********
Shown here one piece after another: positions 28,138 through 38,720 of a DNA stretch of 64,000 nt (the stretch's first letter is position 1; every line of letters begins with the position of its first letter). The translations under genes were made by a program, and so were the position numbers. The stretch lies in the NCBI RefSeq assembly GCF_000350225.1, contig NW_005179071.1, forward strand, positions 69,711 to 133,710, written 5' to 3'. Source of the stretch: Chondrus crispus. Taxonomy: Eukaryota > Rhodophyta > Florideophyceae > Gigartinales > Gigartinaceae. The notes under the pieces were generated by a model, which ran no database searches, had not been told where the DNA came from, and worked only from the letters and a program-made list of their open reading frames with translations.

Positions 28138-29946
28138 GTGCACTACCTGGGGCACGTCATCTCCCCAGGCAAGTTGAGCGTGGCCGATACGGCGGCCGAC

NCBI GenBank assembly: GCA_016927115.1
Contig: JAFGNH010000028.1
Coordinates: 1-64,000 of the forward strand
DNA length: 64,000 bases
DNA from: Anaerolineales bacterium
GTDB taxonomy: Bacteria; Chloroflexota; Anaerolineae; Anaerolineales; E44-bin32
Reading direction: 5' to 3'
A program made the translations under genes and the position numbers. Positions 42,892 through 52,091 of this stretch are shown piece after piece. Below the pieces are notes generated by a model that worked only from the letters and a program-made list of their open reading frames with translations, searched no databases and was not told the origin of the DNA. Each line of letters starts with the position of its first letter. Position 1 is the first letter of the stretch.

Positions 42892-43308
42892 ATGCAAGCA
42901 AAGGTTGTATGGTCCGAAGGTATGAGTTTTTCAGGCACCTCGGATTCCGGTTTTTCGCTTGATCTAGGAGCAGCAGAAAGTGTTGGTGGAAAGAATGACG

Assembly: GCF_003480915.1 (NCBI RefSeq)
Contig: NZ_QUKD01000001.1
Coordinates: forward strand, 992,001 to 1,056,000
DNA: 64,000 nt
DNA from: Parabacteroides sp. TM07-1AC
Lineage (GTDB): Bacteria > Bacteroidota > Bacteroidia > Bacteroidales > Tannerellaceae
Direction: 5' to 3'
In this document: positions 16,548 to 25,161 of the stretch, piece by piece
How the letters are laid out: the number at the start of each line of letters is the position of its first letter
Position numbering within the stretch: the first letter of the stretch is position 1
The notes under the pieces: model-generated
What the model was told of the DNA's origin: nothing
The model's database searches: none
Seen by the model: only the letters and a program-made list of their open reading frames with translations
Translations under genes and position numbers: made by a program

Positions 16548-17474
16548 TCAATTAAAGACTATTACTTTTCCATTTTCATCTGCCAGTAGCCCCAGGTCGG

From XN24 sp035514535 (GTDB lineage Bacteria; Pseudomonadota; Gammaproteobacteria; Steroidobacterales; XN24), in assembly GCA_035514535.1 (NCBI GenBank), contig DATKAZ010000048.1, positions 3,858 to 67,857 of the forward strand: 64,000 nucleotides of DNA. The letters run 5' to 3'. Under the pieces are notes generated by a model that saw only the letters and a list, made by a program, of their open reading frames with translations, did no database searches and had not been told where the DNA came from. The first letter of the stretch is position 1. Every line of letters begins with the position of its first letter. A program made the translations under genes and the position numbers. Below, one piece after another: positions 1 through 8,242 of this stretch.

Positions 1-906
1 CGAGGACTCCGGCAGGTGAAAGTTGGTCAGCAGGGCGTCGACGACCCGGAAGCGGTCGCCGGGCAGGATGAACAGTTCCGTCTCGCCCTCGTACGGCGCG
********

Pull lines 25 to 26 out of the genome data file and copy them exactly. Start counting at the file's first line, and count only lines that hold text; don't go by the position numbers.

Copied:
The notes under the pieces: model-generated
What the model was told of the DNA's origin: nothing